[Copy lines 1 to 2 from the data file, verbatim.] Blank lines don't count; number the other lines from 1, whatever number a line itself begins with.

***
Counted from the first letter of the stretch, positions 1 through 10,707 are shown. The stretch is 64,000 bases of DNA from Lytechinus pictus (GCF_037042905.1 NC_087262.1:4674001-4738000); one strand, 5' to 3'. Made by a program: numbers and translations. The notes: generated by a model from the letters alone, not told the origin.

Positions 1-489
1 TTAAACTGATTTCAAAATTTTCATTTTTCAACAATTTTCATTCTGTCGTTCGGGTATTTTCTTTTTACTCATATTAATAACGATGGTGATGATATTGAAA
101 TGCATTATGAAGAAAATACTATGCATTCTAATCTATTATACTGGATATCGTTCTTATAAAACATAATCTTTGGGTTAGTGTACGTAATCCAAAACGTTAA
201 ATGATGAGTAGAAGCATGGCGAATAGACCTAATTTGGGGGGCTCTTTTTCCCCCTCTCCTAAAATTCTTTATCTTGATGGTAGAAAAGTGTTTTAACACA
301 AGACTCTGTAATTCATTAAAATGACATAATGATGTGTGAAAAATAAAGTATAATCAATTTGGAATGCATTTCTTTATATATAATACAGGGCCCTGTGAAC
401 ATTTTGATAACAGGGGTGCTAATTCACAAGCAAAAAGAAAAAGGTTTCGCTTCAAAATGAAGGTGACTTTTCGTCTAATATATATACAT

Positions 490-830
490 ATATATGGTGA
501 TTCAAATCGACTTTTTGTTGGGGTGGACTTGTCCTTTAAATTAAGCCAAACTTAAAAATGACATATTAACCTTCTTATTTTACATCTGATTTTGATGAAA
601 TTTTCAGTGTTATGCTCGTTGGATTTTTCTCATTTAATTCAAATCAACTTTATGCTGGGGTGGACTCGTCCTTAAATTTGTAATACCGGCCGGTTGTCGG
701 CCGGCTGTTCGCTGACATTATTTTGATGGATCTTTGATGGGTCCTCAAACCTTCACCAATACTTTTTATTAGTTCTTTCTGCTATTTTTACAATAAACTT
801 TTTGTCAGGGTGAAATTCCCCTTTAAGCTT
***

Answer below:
Counted from the first letter of the stretch, positions 1 through 10,707 are shown. The stretch is 64,000 bases of DNA from Lytechinus pictus (GCF_037042905.1 NC_087262.1:4674001-4738000); one strand, 5' to 3'. Made by a program: numbers and translations. The notes: generated by a model from the letters alone, not told the origin.

Positions 1-489